commented ago by (3.5k points)
Yep, or your husband. I was just referencing my personal situation.
+3 votes
answered ago by (200 points)
As a grad student, I'm curious about more senior folks' perspective on this question:

What approaches can grad students take to best facilitate an adviser/mentor relationship? I often find myself stuck in the question of what point in my research is the right time to check in -- should it be once I've hit a roadblock or before I get to that point? What if I don't have a question about what to do next, but just feel like it's been too long since I've stuck my head in their office to say, "Research still going well. Here's what I've done"?

Or do you as the senior person take the initiative as an adviser to maintain regular check-ins? If so, why? If not, why not?
+1 vote
answered ago by (1k points)
This is an answer to the question below of "As a grad student, I'm curious about more senior folks' perspective on this question:  What approaches can grad students take to best facilitate an adviser/mentor relationship?":

I'm not senior, but I've had a very good relationship with my advisers, and I'm still working with one of them a lot.

First, advisers vary. Some will be happy to chat without much plan (though this seems to be rare), whereas others prefer to talk about concrete issues. Some will take it as their responsibility to make you see them whenever they think you should, whereas others view themselves as resource that you can go to if you'd like to, but that don't approach you. Because of that variation, it's also very hard to draw inference from what an adviser thinks about you, unless you compare to how the adviser is with other students (i.e. you need to account for adviser fixed effects).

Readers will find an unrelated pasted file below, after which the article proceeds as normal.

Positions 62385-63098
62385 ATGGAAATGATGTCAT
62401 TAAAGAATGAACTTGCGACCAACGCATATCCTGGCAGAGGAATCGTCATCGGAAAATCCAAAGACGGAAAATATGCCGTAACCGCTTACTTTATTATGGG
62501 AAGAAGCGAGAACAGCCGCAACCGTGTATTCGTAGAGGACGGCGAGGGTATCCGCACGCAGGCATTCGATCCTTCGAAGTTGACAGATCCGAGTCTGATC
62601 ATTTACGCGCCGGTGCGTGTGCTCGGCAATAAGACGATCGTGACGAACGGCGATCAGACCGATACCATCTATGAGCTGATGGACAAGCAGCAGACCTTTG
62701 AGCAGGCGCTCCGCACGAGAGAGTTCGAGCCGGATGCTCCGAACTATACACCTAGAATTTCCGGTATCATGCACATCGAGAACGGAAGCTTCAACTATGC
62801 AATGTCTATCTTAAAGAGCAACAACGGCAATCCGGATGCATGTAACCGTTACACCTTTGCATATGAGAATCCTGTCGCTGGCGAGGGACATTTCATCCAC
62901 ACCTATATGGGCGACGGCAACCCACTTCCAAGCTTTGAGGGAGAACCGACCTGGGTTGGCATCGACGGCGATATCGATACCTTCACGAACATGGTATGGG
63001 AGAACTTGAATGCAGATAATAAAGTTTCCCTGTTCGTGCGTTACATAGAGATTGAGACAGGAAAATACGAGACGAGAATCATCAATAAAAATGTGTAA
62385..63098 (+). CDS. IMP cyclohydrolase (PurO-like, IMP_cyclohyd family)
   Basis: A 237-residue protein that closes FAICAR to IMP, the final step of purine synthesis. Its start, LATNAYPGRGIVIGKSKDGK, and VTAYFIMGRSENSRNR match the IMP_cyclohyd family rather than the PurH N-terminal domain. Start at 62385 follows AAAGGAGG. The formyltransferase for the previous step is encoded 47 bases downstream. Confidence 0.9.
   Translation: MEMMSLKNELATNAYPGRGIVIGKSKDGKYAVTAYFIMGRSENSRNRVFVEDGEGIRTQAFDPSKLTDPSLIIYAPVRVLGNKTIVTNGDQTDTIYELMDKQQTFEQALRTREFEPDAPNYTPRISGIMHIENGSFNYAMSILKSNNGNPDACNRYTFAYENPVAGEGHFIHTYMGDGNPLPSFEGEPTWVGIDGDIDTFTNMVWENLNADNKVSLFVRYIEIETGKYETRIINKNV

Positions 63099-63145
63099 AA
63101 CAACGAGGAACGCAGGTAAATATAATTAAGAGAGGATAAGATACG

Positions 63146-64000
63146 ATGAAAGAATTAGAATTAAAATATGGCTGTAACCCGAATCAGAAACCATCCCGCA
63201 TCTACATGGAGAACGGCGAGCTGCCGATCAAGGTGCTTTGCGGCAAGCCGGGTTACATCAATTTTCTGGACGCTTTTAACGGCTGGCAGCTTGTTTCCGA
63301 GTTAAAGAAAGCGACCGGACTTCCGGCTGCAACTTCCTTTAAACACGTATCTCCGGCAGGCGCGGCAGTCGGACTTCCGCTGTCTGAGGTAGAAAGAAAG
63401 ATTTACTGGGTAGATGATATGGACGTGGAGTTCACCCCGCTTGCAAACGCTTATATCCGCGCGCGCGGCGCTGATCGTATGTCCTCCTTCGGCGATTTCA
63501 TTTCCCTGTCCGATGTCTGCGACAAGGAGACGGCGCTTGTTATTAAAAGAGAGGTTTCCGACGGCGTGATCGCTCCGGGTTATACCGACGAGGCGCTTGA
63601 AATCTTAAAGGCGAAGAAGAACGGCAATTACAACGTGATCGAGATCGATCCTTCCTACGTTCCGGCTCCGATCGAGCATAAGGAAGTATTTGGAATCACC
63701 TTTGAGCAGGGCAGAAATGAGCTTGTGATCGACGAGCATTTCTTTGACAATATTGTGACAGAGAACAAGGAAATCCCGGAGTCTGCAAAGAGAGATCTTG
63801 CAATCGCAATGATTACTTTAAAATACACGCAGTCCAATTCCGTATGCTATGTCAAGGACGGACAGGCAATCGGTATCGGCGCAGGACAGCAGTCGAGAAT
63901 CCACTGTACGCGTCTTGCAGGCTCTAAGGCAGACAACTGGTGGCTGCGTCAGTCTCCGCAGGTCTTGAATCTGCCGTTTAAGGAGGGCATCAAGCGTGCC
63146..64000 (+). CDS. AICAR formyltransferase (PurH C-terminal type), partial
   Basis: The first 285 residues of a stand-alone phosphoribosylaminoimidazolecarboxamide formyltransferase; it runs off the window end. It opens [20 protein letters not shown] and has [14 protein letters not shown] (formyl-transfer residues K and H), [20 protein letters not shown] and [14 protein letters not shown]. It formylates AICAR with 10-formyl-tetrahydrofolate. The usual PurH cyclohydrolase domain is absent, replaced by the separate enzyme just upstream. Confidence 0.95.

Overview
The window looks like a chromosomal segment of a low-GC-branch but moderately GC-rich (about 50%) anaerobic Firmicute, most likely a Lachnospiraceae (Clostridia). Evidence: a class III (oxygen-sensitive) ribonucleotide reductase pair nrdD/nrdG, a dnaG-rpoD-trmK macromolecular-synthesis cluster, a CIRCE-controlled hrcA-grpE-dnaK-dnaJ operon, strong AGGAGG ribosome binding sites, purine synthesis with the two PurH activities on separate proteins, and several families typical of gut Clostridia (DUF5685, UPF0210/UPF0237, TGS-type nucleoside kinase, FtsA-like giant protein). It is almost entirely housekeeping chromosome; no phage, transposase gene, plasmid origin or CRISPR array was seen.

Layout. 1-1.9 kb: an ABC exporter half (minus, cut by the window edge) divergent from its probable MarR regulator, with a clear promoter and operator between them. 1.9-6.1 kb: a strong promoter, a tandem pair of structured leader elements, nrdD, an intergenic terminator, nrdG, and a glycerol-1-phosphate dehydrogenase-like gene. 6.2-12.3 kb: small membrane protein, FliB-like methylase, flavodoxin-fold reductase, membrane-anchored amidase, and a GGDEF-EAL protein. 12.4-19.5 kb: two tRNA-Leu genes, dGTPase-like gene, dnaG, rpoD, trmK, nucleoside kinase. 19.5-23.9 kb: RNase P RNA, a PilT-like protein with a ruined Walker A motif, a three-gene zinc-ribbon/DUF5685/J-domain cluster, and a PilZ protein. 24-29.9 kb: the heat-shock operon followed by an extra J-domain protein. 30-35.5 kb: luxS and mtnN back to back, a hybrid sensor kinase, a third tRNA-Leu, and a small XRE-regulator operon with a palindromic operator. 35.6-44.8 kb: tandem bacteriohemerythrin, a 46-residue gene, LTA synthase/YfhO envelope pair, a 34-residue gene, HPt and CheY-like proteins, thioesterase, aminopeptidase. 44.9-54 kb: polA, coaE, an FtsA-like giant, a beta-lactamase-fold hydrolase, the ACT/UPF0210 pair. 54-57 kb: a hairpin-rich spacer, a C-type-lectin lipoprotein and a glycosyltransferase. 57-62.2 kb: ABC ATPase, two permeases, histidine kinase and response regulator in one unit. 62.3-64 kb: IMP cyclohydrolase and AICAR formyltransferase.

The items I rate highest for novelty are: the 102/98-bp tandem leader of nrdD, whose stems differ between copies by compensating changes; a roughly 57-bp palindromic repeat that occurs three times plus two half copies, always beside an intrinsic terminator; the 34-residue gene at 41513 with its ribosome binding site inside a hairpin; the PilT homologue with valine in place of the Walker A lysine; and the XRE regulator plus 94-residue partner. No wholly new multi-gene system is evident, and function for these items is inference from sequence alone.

Second, you don't only want to talk to your adviser when you have a problem and you're stuck. That just sends a bad signal, and chances are, your adviser won't be able to solve the problem in a short meeting if you haven't succeeded even after giving it multiple serious attempts.

Actually, I think what advisers are most useful for is to prevent you putting a lot of work into things that are not worth doing. So, basically, tell your advisers what your plans are, both for the big picture of the project, as well as for how you are planning to approach the project. Chances are that they will have good suggestions about asking the research question in a more productive manner, about literature that relates to your question that you were not aware of, or about methods that you might not know.

So you want your adviser's advice about the things which, from your point of view, are unknown unknowns. That's why you want to keep your adviser updated about your progress and, more importantly, plans. And you don't just want to tell him / her "research is still going well", because there's a chance that what you might think is good work will not be appreciated by other economists (for PhD projects, that chance is actually fairly high, and the chance that it could be done in a way that would be more appealing to other economists is usually close to 1).
0 votes
answered ago by (6.9k points)
To continue the discussion about how students should manage their advisers, I certainly agree that you shouldn't only talk to your adviser when you have a problem.

I've found that a mixture of frequent short meetings and occasional long meetings works best for me (and hopefully for my students).  In Boston, where we drank coffee indoors, I would have a scheduled coffee with anyone who wanted to join every day, in the area outside my office.  Sometimes we might talk for an hour, but sometimes after checking that everyone was still alive we would all take our coffee back to our offices after 15 minutes. In California, where we drink coffee outside under the oaks, it always takes an hour, so I have two scheduled coffees a week.  These informal meetings allow people to get quick answers to quick questions and keep things moving, and to hear what their colleagues and mine are up to.

Real progress reports take longer, one-on-one meetings, and these I try to get scheduled in advance. I do work with my door open, however, so sometimes someone sticks his head in my door to ask a quick question or to make an appointment, and a short conversation nevertheless turns into a long one.

A large part of research consists of conversations. Have them often, with your colleagues, and with your adviser...